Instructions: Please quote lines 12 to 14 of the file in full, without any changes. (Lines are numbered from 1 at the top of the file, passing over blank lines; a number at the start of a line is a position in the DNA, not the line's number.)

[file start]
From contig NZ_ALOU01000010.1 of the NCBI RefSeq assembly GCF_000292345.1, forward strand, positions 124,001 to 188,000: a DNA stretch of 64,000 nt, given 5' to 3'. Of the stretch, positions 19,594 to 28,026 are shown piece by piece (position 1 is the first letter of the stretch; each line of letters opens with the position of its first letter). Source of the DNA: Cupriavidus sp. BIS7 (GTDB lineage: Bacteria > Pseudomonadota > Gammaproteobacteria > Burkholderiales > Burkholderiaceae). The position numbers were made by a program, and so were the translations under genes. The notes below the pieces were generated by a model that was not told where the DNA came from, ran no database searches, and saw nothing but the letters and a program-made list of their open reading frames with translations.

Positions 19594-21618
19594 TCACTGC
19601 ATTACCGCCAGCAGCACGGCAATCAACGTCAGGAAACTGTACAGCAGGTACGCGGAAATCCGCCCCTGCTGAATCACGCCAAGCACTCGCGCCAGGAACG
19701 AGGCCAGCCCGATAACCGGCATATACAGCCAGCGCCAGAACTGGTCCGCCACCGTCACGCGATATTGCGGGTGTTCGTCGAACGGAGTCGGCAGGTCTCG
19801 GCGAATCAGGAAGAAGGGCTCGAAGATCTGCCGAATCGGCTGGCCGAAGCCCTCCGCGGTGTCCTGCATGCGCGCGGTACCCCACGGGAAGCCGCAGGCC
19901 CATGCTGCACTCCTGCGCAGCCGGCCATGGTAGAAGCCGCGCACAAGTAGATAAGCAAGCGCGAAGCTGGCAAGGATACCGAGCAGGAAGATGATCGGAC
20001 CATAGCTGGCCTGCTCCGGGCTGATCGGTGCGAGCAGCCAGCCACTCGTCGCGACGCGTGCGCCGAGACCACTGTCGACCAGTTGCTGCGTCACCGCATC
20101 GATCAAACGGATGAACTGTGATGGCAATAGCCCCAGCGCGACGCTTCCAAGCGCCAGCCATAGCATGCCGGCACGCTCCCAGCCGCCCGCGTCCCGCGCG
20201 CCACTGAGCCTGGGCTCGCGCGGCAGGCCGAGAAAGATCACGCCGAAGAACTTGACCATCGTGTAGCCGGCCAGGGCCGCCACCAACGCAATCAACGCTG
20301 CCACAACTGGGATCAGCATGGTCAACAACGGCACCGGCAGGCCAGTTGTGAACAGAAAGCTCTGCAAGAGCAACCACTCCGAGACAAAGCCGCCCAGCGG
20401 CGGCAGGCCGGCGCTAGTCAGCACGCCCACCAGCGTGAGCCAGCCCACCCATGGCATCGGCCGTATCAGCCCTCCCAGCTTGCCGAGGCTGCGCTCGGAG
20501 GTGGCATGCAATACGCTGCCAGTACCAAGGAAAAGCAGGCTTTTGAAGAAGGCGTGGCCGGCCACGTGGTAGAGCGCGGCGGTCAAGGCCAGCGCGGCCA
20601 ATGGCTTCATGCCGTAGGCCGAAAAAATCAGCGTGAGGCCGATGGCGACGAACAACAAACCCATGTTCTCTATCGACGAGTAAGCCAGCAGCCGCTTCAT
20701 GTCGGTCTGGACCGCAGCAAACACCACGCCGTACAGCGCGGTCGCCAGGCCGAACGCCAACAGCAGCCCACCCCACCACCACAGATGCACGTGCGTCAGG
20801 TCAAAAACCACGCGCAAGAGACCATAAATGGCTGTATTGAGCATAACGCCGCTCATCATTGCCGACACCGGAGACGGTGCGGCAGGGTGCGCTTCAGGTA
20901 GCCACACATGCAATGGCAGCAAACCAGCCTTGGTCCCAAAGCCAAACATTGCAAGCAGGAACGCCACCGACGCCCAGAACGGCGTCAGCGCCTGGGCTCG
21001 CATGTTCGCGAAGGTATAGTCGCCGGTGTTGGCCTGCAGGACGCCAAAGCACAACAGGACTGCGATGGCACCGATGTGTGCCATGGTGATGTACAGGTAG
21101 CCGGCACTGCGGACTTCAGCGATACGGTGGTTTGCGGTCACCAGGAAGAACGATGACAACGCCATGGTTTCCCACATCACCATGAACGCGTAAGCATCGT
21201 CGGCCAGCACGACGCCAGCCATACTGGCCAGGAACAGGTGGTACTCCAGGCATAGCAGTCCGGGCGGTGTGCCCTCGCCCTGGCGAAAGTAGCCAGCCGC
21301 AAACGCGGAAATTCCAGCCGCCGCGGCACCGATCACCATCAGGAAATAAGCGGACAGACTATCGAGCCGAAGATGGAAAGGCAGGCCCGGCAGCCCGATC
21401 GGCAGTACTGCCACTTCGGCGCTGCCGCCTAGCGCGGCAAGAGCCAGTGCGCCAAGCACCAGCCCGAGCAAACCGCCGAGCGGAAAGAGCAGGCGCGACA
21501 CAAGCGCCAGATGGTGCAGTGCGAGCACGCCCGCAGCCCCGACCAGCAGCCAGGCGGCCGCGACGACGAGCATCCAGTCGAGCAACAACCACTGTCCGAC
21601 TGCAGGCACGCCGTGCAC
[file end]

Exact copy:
20401 CGGCAGGCCGGCGCTAGTCAGCACGCCCACCAGCGTGAGCCAGCCCACCCATGGCATCGGCCGTATCAGCCCTCCCAGCTTGCCGAGGCTGCGCTCGGAG
20501 GTGGCATGCAATACGCTGCCAGTACCAAGGAAAAGCAGGCTTTTGAAGAAGGCGTGGCCGGCCACGTGGTAGAGCGCGGCGGTCAAGGCCAGCGCGGCCA
20601 ATGGCTTCATGCCGTAGGCCGAAAAAATCAGCGTGAGGCCGATGGCGACGAACAACAAACCCATGTTCTCTATCGACGAGTAAGCCAGCAGCCGCTTCAT